Marketing Magazine: The social media landscape is constantly evolving – influencer and content marketing today doesn’t only involve an extravagant lifestyle. Any thoughts on the new trend of POVVO (pauper/poor person) TikTok & Instagram, popularised by personalities like @Shabazsays, who gained his first 1 million followers in 3 months – and also sells POVVO Merchandise?

Jo-yee Lee: I don’t think the POVVO trend is well known just because it is showing content that directly opposes an extravagant lifestyle. But the fact that it has become popular is because the social media scene has matured by quite a bit already.

Thus, POVVO content gives social media users a closer sense of realism and relatability, which is what instantaneous content functions such as IG stories and TikTok videos can portray.

Nobody wakes up in a yacht every day or has a myriad of Birkin bags to match their outfits with, and social media users are smart enough to see through it.

Marketing Magazine: What are some other influencer marketing trends for the rest of 2023? Fashion & Beauty, Arts & Entertainment, F&B meanwhile seem to be the 3 most popular (and crowded) verticals for Malaysian influencers. 

Jo-yee Lee: One of the most interesting things we discovered was the theme of finding joy when it comes to Malaysians and trends.

  • To find joy, travelling seems to be the current trend since Malaysians are looking for accessible and worthy experiences to bring them happiness. And the content on social media definitely reflects that.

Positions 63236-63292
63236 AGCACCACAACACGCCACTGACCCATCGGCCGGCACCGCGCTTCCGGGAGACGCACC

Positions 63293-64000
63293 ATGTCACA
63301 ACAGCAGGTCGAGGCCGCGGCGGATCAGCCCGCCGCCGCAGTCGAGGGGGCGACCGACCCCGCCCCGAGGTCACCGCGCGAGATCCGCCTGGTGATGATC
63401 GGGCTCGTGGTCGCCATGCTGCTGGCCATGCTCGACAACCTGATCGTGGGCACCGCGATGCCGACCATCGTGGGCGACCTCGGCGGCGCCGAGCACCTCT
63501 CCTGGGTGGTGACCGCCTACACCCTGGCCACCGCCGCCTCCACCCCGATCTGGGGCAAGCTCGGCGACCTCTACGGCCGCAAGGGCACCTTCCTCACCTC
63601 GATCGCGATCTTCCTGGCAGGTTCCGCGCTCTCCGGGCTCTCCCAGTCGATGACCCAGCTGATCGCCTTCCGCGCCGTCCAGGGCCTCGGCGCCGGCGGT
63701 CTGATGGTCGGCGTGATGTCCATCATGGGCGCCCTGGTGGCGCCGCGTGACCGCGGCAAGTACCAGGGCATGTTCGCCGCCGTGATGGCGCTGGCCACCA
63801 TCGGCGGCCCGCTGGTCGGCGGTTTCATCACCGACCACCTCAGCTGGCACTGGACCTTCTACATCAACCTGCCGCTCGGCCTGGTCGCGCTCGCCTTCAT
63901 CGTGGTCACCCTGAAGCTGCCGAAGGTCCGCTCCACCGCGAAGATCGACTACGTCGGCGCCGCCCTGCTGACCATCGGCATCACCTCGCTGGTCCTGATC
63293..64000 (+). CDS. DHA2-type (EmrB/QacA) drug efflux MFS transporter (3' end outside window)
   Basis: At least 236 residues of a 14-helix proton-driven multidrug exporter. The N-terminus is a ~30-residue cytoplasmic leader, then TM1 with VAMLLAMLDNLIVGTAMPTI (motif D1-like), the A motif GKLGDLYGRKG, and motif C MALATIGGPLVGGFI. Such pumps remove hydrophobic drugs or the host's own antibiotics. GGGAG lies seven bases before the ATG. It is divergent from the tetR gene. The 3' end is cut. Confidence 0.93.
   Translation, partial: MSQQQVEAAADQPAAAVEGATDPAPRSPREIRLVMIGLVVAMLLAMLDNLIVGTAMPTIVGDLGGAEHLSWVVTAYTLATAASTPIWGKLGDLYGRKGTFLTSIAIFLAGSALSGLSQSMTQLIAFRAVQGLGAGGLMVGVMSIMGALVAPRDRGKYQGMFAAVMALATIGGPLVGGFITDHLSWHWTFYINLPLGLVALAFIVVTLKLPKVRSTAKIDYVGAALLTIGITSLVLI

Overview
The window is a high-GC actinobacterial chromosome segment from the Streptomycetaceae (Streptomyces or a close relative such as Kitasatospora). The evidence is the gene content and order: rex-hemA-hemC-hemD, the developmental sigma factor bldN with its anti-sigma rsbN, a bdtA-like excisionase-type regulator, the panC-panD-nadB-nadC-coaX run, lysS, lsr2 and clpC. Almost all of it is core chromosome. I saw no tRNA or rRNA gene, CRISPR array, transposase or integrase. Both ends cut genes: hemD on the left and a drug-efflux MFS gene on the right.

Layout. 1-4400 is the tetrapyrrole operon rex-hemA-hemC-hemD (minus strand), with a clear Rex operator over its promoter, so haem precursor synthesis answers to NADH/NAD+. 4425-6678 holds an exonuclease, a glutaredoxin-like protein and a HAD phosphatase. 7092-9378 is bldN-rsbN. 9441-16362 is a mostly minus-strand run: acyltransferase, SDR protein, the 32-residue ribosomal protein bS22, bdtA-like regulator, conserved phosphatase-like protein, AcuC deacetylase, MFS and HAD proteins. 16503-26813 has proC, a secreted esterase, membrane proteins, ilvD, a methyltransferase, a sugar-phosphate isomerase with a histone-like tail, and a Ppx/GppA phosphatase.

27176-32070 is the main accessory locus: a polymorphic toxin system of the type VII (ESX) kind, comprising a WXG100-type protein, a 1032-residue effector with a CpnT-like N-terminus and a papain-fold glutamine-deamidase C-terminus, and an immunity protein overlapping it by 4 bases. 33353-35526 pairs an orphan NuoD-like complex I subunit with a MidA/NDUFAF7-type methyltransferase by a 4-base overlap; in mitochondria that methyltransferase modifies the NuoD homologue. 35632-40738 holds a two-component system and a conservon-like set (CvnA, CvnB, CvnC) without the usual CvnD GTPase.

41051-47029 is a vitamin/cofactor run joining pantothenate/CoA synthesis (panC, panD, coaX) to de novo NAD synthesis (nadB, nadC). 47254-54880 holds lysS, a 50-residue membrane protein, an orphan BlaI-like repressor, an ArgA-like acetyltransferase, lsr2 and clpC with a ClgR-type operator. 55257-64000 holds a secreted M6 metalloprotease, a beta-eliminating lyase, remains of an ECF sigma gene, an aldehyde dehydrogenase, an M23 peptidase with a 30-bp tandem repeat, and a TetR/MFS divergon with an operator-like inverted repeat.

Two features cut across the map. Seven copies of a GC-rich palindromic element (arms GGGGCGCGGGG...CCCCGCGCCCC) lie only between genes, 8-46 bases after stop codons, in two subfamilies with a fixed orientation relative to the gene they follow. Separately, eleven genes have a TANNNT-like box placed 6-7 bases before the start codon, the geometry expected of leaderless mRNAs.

• Plus, it’s not just consumers who are on revenge-travelling mode, but companies like airlines, hotels, experience, travelling accessories and credit card companies who have been doing poorly during the pandemic are optimizing their marketing spends with mediums like influencers, native content and more.

In terms of social media content itself, informative, descriptive, listicle-based and easy-to-navigate types of content are doing really well right now.

Think of the Reels, Carousels, or TikToks you’ve seen sharing useful tips, inspirations and step-by-step guides! In line with that, platforms like Lemon8 by Bytedance and Xiao Hong Shu (aka Little Red Book) are also upcoming and trending for hosting such content too.

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The APPIES is an annual event that presents a rare opportunity for creative, media, digital and marketing agencies or brands to present their best campaigns to the industry.